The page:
“Ritualised child sexual abuse is about abuse of power, control and secrecy. Ten years ago many people found it difficult to believe that fathers actually raped their children, yet survivors of such abuses spoke out and eventually began to be listened to and believed. Ritual abuse survivors, when they try to speak out about their experiences, face denial and disbelief from society and often fear for their lives from the abusers.”
Laurie Matthew, Who Dares Wins

“Sadly, psychiatric training still includes far too little on the very serious psychiatric sequelae of childhood trauma, especially CSA [child sexual abuse]. There is inadequate recognition within mental health services of the prevalence and importance of Dissociative Disorders, sufferers of which are frequently misdiagnosed as Borderline Personality Disorder (BPD), or, in the cases of DID, schizophrenia.

This is to some extent understandable as some of the features of DID appear superficially to mimic those of schizophrenia and/or Borderline Personality Disorder.”
Joan Coleman, Attachment, Trauma and Multiplicity: Working with Dissociative Identity Disorder

“Some abusers organise themselves in groups to abuse children and other adults in a more formally ritualised way. Men and women in these groups can be abusers with both sexes involved in all aspects of the abuse. Children are often forced to abuse other children. Pornography and prostitution are sometimes part of the abuse as is the use of drugs, hypnotism and mind control. Some groups use complex rituals to terrify, silence and convince victims of the tremendous power of the abusers. the purpose is to gain and maintain power over the child in order to exploit. Some groups are so highly organised that they also have links internationally through trade in child-pornography, drugs and arms.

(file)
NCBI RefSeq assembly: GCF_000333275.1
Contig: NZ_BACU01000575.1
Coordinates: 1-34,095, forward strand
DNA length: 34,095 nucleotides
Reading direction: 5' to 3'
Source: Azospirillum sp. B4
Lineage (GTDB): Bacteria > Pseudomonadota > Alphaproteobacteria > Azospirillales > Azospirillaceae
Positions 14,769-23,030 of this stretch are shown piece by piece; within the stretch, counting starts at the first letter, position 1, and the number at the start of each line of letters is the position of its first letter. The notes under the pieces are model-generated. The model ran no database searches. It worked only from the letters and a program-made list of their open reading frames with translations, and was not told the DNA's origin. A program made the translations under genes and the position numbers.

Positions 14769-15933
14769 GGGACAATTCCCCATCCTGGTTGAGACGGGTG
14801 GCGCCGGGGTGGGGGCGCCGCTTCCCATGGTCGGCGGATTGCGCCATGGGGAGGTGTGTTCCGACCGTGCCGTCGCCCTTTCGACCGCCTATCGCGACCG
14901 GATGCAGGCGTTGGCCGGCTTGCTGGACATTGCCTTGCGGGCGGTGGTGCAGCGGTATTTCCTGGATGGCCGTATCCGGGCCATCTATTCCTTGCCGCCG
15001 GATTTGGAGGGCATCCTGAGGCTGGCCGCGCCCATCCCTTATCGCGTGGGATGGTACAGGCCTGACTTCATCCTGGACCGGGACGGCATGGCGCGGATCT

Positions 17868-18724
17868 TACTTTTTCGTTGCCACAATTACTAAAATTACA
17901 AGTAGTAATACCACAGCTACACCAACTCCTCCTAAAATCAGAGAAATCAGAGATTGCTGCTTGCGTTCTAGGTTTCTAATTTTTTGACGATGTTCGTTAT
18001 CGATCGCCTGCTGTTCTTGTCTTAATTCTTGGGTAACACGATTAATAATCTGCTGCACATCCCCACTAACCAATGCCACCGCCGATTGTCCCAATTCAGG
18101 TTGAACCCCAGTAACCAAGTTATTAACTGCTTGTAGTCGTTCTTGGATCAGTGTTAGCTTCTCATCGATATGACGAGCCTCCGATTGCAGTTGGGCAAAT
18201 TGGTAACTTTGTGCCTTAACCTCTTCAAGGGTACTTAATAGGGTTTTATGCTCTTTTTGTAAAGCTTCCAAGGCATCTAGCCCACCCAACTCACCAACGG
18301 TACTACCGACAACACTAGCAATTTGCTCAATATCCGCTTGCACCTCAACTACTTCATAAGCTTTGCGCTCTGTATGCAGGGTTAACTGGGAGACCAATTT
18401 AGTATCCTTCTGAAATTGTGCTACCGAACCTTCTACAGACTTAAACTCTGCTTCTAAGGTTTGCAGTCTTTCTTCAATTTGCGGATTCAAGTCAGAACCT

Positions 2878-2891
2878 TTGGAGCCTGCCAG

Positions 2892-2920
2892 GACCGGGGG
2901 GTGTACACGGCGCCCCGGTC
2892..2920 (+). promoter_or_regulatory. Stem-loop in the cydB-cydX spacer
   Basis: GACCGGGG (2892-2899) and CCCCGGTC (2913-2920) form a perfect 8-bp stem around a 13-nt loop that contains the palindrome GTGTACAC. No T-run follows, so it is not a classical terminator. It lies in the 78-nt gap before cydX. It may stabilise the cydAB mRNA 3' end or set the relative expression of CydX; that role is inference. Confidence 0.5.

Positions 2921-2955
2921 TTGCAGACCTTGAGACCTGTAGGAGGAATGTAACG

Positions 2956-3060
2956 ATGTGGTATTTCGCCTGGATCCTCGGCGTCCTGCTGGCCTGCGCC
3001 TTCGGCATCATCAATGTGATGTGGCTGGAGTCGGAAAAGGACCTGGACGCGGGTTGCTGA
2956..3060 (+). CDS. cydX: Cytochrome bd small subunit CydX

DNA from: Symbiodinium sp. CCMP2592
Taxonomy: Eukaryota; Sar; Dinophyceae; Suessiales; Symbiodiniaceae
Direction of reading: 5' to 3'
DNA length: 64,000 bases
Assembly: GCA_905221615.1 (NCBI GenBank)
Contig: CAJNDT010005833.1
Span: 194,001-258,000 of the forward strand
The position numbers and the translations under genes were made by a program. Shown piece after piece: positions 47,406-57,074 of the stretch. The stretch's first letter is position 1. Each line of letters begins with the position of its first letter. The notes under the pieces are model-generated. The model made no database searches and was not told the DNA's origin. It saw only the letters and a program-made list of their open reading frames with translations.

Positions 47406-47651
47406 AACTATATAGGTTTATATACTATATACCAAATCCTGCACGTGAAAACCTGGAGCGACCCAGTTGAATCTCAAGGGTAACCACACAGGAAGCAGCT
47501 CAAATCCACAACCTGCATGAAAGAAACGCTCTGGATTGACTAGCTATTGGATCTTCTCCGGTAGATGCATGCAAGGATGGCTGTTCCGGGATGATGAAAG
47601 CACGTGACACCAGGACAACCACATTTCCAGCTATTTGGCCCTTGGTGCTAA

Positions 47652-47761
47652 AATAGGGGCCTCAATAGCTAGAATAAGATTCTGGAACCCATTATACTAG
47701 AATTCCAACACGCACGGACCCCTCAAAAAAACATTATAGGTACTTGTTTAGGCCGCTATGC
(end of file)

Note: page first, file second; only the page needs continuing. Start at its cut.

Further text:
Some abusers organise themselves around a religion or faith and the teaching and training of the children within this faith, often takes the form of severe and sustained torture and abuse. Whether or not the adults within this type of group believe that what they are doing is, in some way 'right' is immaterial to the child on the receiving end of the 'teachings' and abuse.”
Laurie Matthew, Who Dares Wins

“Those who support such survivors of abuse often find it difficult to hear the reality of those survivors' lives and experience and are often unsupported themselves. Rather than being supported, workers are often ridiculed, castigated or accused of being gullible or of giving the survivor false memories. Many workers work in isolation and a climate of hostility and are unable to talk about the work they do.
Yes, despite all the odds, survivors of ritual abuse are beginning to speak out about their experiences, and some people, mainly in voluntary organisations, are beginning to listen to them and support them.
[Published 2001]”
Laurie Matthew, Who Dares Wins